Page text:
MRP1 (multidrug resistance-associated protein 1)

Aliases: ABC29, ABCC, GS-X, MRP
Gene name: ATP binding cassette subfamily C member 1 (ABCC1)


ABCC1 or multidrug resistance-associated protein 1 (MRP1) is a unidirectional efflux transporter with ubiquitous tissue distribution and wide substrate specificity including important therapeutics. The main roles of this transporter are (i) efflux of xenobiotics and endogenous metabolites, (ii) transport of inflammatory mediators (e.g. LTC4), and (iii) defense against oxidative stress. MRP1 plays a role in the development of drug resistance of various types of cancer, and contributes to inflammatory responses [1, 2]. It does not appear to play a significant role in the absorption or elimination of drugs, but does seem to be an important modulator of drug tissue exposure and the cellular elimination of metabolites. The FDA and EMA guidances do not mention MRP1 due to lack of clinical evidence for a notable role in drug absorption, elimination, or DDI. Nevertheless, its role in chemotherapeutic pharmacology and drug distribution may prove important for some NCEs.


MRP1 is ubiquitously expressed in humans. The highest mRNA levels were reported for testis, cardiomyocytes, placenta, prostate, lung, thymus, and kidney, with lower expression in small intestine, colon, brain, and mononuclear cells. MRP1 is most highly expressed in cells with a barrier function (epithelial and endothelial), but is located on the basolateral membrane of these polarized cells. It is often more highly expressed in rapidly dividing cells, unlike other ABC transporters such as MRP2 and MDR1 [1, 2]. Although apical localization in brain capillary endothelial cells has been suggested [3], this has not been confirmed by other studies [4, 5].
In addition to the plasma membrane, MRP1 also localizes to the mitochondria and intracellular organelles such as the endoplasmic reticulum (ER) and endocytic vesicles. Mitochondrial MRP protects mitochondrial DNA from damage, while ER/vesicular MRP1 may serve as a sequestering mechanism. Intracellular MRP1 rapidly translocates to the plasma membrane upon induction [6].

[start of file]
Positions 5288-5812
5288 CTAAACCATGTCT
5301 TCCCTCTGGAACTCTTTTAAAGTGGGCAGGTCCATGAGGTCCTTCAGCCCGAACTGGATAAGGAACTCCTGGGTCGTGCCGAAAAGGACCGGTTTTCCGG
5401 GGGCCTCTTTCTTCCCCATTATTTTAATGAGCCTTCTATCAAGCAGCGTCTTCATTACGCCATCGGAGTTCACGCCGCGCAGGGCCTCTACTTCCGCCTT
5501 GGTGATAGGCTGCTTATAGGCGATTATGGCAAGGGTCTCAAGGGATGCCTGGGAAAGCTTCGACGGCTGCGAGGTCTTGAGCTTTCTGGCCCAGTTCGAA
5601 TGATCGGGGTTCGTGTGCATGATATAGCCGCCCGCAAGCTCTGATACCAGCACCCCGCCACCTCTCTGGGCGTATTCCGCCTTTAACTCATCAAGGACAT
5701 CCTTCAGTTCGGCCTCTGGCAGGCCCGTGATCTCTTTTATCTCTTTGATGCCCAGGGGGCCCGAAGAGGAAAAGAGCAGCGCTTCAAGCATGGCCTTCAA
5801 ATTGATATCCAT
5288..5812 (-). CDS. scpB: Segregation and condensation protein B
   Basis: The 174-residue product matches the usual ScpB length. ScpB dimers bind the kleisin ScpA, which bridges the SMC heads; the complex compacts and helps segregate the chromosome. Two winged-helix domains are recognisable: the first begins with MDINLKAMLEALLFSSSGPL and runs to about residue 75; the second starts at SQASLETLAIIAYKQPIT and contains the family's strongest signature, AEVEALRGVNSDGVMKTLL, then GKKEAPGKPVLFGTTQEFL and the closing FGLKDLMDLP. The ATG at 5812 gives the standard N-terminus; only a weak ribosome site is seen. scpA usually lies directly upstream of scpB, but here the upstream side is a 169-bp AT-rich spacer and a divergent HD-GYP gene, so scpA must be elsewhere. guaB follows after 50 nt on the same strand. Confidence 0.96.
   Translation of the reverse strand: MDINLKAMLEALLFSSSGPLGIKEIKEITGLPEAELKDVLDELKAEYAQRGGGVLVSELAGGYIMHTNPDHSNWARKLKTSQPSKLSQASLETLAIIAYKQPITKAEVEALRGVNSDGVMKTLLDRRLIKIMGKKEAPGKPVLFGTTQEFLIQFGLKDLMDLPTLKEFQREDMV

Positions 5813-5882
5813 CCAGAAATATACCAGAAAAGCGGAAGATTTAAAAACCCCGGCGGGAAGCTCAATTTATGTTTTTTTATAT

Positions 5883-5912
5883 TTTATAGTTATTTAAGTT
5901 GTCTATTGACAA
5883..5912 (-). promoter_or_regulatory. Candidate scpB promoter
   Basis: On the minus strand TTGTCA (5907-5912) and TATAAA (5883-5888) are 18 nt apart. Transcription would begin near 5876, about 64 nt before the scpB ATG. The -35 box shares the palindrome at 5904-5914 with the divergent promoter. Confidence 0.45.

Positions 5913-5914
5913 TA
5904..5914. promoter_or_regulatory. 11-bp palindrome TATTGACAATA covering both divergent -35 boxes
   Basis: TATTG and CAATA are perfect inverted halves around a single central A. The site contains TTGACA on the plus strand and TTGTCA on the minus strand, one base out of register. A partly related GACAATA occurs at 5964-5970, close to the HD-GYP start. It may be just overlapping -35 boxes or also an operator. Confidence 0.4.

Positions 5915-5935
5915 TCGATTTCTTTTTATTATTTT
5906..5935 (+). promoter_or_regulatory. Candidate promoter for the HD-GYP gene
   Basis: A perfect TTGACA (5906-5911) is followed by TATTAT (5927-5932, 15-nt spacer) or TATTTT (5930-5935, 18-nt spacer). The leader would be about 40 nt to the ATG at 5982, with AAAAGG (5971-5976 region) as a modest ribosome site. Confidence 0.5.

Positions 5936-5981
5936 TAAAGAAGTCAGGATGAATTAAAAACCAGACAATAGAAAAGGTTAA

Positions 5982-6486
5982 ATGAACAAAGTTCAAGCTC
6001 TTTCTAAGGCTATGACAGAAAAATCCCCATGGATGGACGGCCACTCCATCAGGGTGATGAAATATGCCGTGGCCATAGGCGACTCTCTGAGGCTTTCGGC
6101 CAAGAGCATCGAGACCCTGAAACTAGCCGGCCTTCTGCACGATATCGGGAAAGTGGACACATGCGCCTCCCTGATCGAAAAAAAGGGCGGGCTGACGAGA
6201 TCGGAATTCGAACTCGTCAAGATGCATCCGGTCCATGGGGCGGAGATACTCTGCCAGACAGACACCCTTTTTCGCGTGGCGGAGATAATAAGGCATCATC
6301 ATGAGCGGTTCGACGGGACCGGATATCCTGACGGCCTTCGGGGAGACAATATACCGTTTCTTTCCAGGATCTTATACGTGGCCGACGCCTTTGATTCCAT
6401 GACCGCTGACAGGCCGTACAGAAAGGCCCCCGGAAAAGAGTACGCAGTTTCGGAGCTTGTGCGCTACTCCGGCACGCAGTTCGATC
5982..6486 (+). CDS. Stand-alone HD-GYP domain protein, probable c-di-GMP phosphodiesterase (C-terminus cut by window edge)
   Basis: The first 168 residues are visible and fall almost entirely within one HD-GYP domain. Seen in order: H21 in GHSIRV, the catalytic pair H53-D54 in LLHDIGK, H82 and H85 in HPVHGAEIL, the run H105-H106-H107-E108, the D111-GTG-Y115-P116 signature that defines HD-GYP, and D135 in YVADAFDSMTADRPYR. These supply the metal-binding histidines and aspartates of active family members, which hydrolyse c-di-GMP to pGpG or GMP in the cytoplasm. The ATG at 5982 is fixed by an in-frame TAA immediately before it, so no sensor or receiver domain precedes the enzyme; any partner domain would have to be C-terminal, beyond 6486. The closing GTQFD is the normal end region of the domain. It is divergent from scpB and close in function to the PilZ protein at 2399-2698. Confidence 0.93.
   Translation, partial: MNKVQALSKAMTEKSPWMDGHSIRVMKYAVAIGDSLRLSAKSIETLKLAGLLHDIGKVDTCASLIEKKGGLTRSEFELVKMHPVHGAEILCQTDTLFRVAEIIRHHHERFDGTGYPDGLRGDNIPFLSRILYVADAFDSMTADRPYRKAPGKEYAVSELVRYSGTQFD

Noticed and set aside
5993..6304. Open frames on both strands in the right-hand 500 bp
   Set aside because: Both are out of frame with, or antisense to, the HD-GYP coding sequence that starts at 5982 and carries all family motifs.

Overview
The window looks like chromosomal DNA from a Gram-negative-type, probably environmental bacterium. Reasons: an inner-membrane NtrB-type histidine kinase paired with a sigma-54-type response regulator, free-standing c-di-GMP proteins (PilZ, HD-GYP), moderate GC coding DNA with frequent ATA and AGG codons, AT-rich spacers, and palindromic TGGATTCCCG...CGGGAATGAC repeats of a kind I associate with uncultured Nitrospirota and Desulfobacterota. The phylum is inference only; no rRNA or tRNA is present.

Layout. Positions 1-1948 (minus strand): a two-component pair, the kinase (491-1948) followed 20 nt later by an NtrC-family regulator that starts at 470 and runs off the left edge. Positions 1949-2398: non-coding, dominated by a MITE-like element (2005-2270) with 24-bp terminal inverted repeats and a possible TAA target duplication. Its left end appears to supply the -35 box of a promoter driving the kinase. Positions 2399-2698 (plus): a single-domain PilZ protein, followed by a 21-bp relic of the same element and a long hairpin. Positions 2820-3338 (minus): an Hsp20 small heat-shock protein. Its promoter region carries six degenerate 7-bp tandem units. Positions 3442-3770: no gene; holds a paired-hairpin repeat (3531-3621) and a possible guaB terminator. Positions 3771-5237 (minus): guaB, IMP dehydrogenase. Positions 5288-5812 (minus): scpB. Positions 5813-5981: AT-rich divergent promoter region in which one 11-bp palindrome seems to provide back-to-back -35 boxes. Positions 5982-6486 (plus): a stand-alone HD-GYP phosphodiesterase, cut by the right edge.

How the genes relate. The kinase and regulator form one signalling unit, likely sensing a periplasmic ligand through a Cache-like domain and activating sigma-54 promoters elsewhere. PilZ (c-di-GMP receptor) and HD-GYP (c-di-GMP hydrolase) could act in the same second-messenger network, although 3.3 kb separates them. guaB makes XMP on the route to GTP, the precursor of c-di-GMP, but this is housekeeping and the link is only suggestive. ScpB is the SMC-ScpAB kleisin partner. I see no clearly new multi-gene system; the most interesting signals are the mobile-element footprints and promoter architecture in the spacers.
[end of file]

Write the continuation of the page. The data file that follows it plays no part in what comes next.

Function, physiology, and clinically significant polymorphisms

The 190-kDa MRP1 has a core structure consisting of two transmembrane domains (TMD), each followed by a nucleotide binding domain (NBD). In common with MRP2, 3, 6, and 7, MRP1 contains a third TMD (TMD0) with five predicted transmembrane segments and an extracytosolic NH2 terminus connected to the core structure by a linker region (L0) [7]. The TMD0 appears to be important for MRP1 trafficking to the plasma membrane [8], and the precise roles, mechanisms and dependencies of TMD0 and L0 are the subject of intensive research [8-11].
MRP1 has broad substrate specificity, transporting hydrophobic and anionic molecules, glucuronide and glutathione conjugates, as well as endogenous glutathione [12]. Although many MRP1 substrates are conjugated to glutathione, co-transport of free glutathione is often observed, and appears to stimulate transport of substrates such as vincristine and daunorubicin [13]. Glutathione itself is a low affinity substrate of MRP1 (KM = 1-5 mM) [14]. Multiple non-overlapping, allosterically cooperative substrate-binding sites are postulated, which may explain why various substrates both cross-inhibit and cross–stimulate [1]. Whereas the role of glutathione in preventing oxidative stress is well understood, the precise dynamics of MRP1 in regulating cellular glutathione levels require clarification [13]. Cellular exposure to reactive oxygen species (ROS) rapidly depletes GSH whilst increasing GSSG. GSSG is transported more efficiently by MRP1 than GSH, therefore it may help to maintain a healthy GSSG/GSH ratio [14]. Selective inhibition of MRP1 by MK571 also promotes 4-hydroxy-2-nonenal (HNE)-induced oxidative stress and cell death. HNE is a chemically reactive aldehyde produced during lipid peroxidation; thus a protective role for MRP1 is postulated, possibly by MRP1-mediated transport of the HNE-SG complex.
The inflammatory cytokine LTC4 and its main metabolite LTD4 are among the highest-affinity MRP1 substrates, suggesting a key role for MRP1 in cytokine release from LTC4-producing cells. In fact, intracellular LTC4 accumulation was observed in Mrp1 (-/-) mice [15]. Additionally, although viable, healthy, and fertile with normal phenotype, knockout Mrp1 (−/−) mice were hypersensitive to cytotoxic drugs [16].